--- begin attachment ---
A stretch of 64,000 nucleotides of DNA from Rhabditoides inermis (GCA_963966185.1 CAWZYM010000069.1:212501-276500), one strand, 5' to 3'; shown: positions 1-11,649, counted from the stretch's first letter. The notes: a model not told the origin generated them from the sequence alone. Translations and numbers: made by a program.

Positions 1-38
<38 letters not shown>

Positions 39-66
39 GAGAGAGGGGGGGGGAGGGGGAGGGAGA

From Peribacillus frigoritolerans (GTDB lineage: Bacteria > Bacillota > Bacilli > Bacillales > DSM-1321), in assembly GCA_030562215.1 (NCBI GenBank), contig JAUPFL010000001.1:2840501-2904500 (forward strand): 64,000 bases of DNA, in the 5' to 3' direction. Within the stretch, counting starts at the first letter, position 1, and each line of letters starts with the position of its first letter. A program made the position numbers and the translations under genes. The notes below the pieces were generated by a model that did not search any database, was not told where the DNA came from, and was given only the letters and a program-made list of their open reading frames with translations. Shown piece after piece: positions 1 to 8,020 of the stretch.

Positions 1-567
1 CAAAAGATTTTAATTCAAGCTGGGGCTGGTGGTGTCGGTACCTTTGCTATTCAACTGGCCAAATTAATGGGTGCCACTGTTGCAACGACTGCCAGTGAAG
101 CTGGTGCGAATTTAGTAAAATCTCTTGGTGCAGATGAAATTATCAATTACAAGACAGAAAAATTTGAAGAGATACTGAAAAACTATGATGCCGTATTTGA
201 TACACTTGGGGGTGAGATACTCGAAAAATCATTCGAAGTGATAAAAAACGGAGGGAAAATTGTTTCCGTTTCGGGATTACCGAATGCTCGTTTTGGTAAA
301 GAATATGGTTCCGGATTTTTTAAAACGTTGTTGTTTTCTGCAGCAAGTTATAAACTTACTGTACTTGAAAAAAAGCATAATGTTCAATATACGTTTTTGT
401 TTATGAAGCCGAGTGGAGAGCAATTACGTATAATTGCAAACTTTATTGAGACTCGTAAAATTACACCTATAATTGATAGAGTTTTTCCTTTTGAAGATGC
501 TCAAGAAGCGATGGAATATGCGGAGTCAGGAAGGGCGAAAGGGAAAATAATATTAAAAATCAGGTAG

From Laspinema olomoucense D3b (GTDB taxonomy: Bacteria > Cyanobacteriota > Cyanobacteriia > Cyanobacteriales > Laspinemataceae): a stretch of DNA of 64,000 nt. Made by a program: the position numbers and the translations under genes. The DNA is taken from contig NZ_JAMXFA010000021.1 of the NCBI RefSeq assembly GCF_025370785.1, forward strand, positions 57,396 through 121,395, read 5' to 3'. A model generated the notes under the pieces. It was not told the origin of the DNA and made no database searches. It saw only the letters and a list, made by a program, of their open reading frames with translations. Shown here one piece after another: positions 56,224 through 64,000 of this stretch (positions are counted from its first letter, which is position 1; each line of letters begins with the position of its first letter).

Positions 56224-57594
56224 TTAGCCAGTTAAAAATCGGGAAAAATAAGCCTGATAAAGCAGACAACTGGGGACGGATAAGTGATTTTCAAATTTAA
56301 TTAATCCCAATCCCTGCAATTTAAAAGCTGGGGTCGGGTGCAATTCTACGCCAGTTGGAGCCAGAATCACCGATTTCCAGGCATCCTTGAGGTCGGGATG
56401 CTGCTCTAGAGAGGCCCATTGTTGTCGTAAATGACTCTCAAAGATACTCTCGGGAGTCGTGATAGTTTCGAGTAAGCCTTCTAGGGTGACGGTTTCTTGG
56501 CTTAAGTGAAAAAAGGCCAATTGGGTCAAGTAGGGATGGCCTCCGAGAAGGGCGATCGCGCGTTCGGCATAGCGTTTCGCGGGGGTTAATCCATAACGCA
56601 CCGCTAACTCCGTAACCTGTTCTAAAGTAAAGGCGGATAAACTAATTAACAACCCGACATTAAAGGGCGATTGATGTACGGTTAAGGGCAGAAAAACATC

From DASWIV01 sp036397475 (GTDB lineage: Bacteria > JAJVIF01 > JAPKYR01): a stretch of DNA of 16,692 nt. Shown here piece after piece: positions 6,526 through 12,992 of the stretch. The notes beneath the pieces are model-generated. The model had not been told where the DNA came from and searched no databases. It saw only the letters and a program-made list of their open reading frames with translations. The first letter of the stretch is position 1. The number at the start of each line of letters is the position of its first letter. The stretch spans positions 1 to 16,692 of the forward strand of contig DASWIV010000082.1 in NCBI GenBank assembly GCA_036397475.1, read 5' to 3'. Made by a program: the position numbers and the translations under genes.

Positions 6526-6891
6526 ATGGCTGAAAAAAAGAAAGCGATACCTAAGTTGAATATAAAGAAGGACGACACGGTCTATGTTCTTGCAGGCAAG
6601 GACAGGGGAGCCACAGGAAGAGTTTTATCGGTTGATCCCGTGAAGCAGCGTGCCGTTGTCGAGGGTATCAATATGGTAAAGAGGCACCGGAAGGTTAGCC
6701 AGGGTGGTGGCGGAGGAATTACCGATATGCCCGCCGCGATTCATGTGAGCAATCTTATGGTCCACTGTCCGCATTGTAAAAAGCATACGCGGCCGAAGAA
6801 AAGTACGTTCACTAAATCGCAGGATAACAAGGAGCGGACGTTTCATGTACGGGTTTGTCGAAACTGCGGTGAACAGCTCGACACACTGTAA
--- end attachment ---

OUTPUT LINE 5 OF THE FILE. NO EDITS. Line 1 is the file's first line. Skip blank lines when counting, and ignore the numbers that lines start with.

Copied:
39 GAGAGAGGGGGGGGGAGGGGGAGGGAGA